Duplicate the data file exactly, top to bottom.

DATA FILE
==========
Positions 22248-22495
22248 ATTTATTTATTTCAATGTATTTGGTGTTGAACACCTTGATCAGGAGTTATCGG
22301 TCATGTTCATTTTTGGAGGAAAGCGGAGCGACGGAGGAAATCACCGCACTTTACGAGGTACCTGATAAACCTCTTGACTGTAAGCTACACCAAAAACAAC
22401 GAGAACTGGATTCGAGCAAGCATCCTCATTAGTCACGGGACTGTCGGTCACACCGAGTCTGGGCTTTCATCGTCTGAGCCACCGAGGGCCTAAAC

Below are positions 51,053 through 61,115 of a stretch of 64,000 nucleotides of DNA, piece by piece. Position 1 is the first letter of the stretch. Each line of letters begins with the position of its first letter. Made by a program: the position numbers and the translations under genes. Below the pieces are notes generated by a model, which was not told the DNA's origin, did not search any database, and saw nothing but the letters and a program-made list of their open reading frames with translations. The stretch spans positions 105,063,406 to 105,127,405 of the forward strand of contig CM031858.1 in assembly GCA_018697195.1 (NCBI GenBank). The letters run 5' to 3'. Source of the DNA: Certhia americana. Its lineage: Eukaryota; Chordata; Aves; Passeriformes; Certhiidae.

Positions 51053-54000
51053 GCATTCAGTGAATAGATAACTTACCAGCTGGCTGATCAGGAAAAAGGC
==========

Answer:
Positions 22248-22495
22248 ATTTATTTATTTCAATGTATTTGGTGTTGAACACCTTGATCAGGAGTTATCGG
22301 TCATGTTCATTTTTGGAGGAAAGCGGAGCGACGGAGGAAATCACCGCACTTTACGAGGTACCTGATAAACCTCTTGACTGTAAGCTACACCAAAAACAAC
22401 GAGAACTGGATTCGAGCAAGCATCCTCATTAGTCACGGGACTGTCGGTCACACCGAGTCTGGGCTTTCATCGTCTGAGCCACCGAGGGCCTAAAC

Below are positions 51,053 through 61,115 of a stretch of 64,000 nucleotides of DNA, piece by piece. Position 1 is the first letter of the stretch. Each line of letters begins with the position of its first letter. Made by a program: the position numbers and the translations under genes. Below the pieces are notes generated by a model, which was not told the DNA's origin, did not search any database, and saw nothing but the letters and a program-made list of their open reading frames with translations. The stretch spans positions 105,063,406 to 105,127,405 of the forward strand of contig CM031858.1 in assembly GCA_018697195.1 (NCBI GenBank). The letters run 5' to 3'. Source of the DNA: Certhia americana. Its lineage: Eukaryota; Chordata; Aves; Passeriformes; Certhiidae.

Positions 51053-54000
51053 GCATTCAGTGAATAGATAACTTACCAGCTGGCTGATCAGGAAAAAGGC